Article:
Aggregate plays an important role in pavement construction. Aggregates influence, to a great extent, the load transfer capability of pavements. Hence it is essential that they should be thoroughly tested before using for construction. Not only that aggregates should be strong and durable, they should also possess proper shape and size to make the pavement act monolithically. Aggregates are tested for strength, toughness, hardness, shape, and water absorption.
In order to decide the suitability of the aggregate for use in pavement construction, following tests are carried out:
Specific gravity and water absorption test
Bitumen adhesion test
One of the model in which pavement material can fail is by crushing under compressive stress. A test is standardized by IS: 2386 part-IV and used to determine the crushing strength of aggregates. The aggregate crushing value provides a relative measure of resistance to crushing under gradually applied crushing load.
The test consists of subjecting the specimen of aggregate in standard mould to a compression test under standard load conditions (See Fig-1). Dry aggregates passing through 12.5 mm sieves and retained 10 mm sieves are filled in a cylindrical measure of 11.5 mm diameter and 18 cm height in three layers. Each layer is tamped 25 times with at standard tamping rod. The test sample is weighed and placed in the test cylinder in three layers each layer being tamped again. The specimen is subjected to a compressive load of 40 tonnes gradually applied at the rate of 4 tonnes per minute. Then crushed aggregates are then sieved through 2.36 mm sieve and weight of passing material (W2) is expressed as percentage of the weight of the total sample (W1) which is the aggregate crushing value.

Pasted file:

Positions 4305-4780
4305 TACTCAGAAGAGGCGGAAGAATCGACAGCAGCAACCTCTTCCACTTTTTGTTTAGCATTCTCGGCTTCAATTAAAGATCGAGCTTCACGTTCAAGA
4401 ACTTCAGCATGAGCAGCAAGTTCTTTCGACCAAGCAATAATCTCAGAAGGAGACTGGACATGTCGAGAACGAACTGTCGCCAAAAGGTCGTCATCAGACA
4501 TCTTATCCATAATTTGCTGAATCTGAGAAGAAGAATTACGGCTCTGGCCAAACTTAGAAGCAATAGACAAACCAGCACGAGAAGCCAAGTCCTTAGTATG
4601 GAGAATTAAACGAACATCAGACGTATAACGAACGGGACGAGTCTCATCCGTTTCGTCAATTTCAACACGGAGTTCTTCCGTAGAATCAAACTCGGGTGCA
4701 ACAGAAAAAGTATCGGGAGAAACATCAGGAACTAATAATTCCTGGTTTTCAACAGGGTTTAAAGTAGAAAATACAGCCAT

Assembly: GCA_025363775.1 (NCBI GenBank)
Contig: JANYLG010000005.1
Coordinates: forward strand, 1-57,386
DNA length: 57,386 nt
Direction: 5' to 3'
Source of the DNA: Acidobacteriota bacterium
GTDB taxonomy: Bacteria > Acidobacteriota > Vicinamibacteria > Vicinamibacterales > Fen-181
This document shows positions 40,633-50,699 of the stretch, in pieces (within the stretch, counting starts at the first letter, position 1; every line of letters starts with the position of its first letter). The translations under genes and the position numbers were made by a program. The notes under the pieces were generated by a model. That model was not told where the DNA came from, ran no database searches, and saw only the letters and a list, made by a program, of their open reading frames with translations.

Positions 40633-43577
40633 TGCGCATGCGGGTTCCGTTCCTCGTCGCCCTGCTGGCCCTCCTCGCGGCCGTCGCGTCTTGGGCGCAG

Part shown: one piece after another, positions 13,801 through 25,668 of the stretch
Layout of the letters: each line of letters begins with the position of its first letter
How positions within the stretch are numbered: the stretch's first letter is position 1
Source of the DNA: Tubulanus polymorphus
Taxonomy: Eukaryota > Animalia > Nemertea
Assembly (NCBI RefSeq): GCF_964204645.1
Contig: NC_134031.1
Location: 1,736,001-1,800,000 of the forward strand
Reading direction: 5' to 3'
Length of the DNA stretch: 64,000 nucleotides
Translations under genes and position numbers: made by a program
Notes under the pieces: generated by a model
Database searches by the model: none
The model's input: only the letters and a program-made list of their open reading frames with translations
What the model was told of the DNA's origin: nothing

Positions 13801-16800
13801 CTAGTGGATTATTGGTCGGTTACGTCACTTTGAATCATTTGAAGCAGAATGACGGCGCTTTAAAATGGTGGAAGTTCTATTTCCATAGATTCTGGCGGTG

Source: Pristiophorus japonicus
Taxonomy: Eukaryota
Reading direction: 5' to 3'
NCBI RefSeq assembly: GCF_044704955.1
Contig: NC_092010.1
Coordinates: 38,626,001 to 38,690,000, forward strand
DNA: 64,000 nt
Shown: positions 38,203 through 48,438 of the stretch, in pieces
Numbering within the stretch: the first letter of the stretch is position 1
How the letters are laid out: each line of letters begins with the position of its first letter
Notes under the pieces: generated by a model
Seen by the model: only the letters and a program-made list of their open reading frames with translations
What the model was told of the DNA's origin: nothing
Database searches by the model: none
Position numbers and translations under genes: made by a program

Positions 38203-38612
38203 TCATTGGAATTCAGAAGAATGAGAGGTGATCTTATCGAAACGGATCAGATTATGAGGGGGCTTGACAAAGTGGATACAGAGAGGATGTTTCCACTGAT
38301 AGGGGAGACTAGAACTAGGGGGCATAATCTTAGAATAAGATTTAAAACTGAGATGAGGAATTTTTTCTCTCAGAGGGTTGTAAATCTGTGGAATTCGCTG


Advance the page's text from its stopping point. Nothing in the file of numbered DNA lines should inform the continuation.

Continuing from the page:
Aggregate crushing value = (W1/W2)*100
A value less than 10 signifies an exceptionally strong aggregate while above 35 would normally be regarded as weak aggregates.
Abrasion test is carried out to test the hardness property of aggregates and to decide whether they are suitable for different pavement construction works. Los Angeles abrasion test is a preferred one for carrying out the hardness property and has been standardized in India (IS: 2386 part-IV).